If I'm getting what you're saying, the more 'traditional' methods of teaching aren't geared up for self defence training at all, so if you're arguing that a more traditional way of teaching is better, then no, not for everything.
That's if I'm even reading it right, it's quite difficult to follow what you're going on about.
 
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Supra Vijai

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Seriously?
How bout next time you keep it movin?!

Might I suggest you look where you wrote this and then go up a whole two posts? Not pages, posts. Being passionate is one thing, being out right arrogant and flaunting specified rules is another... Just saying...




IDK what you been told but the police of Japan primary trainin is in karate and Aikido but truefully.....I really dont care what they do.

Herc, this is a martial arts forum with members consisting primarily of martial artists wanting to engage in debate, discussion and ideally expand their knowledge. The attitude of "I really don't care what they do" doesn't help with any of those things, especially when the thing you don't care about was one you brought up in the first place and had put into context for you.


Thats why I said "Jus how I feel." If you know I have a "particular" view WTH you commentin for?
You make no sense.

Again, this is a forum. A forum is literally defined as follows:
[h=3]fo·rum/ˈfôrəm/[/h]
Noun:

  1. A meeting or medium where ideas and views on a particular issue can be exchanged.
  2. An Internet message board.
This is THE place to exchange ideas and share/compare views. That is why this place exists. When you (or I) post a particular view, it is a given that SOMEONE will reply with their view on or approach to the same thing. Also, what part of Mr. Parkers' post made no sense to you? If you specify, I'm sure it can be reworded either by Mr. Parker, myself or Sanke to see if we can make it a bit clearer.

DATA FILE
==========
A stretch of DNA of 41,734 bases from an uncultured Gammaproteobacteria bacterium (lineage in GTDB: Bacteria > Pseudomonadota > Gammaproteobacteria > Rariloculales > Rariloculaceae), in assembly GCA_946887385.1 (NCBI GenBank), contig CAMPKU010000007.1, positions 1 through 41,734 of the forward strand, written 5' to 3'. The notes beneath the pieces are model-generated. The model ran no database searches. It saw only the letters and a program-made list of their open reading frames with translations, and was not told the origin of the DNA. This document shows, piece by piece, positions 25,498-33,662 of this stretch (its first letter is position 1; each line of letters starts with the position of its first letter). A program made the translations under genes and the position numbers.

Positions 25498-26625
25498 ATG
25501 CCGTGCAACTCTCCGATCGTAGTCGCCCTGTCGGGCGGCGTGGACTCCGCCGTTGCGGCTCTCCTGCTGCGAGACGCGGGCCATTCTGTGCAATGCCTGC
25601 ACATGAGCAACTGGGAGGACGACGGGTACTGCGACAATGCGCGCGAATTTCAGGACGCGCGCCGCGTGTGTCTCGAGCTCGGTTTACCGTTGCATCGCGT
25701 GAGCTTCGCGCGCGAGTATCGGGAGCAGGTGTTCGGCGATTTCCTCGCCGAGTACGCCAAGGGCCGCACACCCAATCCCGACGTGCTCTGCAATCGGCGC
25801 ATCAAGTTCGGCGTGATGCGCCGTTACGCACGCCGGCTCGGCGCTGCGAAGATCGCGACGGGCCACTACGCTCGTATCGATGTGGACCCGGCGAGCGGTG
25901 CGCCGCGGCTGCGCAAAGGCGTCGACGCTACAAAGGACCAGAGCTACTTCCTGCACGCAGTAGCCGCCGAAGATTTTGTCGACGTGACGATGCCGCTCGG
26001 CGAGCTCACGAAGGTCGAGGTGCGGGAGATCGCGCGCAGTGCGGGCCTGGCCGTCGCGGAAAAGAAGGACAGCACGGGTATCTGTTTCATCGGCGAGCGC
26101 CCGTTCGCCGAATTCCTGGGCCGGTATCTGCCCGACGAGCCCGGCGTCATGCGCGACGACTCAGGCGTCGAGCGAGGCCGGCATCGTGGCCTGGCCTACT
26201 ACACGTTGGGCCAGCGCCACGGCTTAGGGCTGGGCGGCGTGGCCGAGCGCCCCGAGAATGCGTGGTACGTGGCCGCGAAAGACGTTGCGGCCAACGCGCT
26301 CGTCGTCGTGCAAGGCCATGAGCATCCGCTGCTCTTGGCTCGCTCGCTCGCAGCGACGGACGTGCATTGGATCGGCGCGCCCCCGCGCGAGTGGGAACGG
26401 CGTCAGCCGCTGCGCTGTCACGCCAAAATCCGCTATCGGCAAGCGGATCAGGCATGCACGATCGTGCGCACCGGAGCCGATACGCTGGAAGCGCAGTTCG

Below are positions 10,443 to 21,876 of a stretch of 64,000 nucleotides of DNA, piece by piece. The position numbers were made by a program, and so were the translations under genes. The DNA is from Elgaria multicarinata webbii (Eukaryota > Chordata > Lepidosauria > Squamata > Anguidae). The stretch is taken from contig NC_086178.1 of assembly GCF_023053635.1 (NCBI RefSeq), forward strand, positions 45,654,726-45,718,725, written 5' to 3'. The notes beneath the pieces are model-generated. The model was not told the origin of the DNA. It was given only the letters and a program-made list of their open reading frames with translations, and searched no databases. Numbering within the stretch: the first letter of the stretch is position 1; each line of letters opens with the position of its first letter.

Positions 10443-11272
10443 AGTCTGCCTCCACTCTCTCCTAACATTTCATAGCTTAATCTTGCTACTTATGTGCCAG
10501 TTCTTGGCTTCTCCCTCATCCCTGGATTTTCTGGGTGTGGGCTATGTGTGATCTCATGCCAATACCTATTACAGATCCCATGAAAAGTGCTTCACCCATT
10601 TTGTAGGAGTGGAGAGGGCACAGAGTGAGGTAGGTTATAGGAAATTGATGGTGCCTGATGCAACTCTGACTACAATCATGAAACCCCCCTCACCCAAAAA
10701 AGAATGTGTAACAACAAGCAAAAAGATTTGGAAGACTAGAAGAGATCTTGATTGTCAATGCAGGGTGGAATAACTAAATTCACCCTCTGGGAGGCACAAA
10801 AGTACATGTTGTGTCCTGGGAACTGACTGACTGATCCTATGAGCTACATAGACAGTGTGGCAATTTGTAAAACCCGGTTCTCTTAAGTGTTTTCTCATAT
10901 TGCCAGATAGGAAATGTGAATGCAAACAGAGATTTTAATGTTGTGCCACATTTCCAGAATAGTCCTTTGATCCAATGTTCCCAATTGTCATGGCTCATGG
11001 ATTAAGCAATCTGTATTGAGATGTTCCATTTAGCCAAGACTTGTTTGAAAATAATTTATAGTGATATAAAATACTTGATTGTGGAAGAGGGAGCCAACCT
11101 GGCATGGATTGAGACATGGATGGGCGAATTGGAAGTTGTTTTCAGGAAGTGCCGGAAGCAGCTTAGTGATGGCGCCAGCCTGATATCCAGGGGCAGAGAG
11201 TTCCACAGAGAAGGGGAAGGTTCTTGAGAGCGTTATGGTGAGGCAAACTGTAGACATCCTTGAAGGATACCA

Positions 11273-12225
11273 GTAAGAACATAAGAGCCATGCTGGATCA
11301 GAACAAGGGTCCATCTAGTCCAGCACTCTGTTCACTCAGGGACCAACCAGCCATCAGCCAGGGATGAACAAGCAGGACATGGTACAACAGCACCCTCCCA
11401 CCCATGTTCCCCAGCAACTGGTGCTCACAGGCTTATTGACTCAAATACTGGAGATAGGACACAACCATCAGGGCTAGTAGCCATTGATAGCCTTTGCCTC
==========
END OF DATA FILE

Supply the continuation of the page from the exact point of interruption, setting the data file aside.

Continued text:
Because the "art" isnt the one havin to fight in the street.

This is not in line with what you said to me in an earlier post. You mentioned it was training in your art that gave you the confidence to handle various street situations. If you mean everytime you get into a fight, you don't summon "TKD TSD MDK" (as listed on your profile) to battle for you then sure. I'm glad you aren't saying real world fights are like Yu-Gi-Oh or Pokemon. But if you use techniques you've learnt in your art during a street situation (whether it's a stance, verbal de-escalation, evasion, distancing or whatever) then some aspect of your art is fighting in the street at that moment. As I've said before as well, the way we train is slightly different it seems. With myself, training my art isn't to keep me alive in the street, that's what the modern self defence side of things are for. Even then, it's not to fight for the sake of fighting. It's getting home safe and doing whatever that takes. BEST BEST BEST case scenario is: pick up on trouble, move away and avoid trouble, leave, go elsewhere. That's it. No fighting, no shouting, no pushing and shoving, just avoid and move on.

Speaking of making no sense... How does that answer the question, or have anything to do with training for street fighting? And why would an abstract concept of combat training have to fight in the street in the first place?
If I'm getting what you're saying, the more 'traditional' methods of teaching aren't geared up for self defence training at all, so if you're arguing that a more traditional way of teaching is better, then no, not for everything.
That's if I'm even reading it right, it's quite difficult to follow what you're going on about.

The phrasing there is a bit odd chief :) Ignoring the first part up to the comma though, agreed! Traditional stuff is great as we both know but it has it's time and place and that is not present time street violence... That being said, I would say it is important to realise how much influence the traditional has on the modern. I mean the modern had to be built off something and have adapted in order for it to have the title "modern" right? If nothing else, take the training we did on Wednesday morning when we were drilling knife defences. You put me under pressure, I blanked on the actual techniques taught in class and instead what came out was a variant on a traditional takedown and finish. If there was no traditional training that I believed to be powerful enough in that situation and I blanked on the modern stuff, all I would have had left would have been the freeze response... not pretty at the best of times, let alone against a knife
 

Burnse

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Seriously?
How bout next time you keep it movin?!




IDK what you been told but the police of Japan primary trainin is in karate and Aikido but truefully.....I really dont care what they do.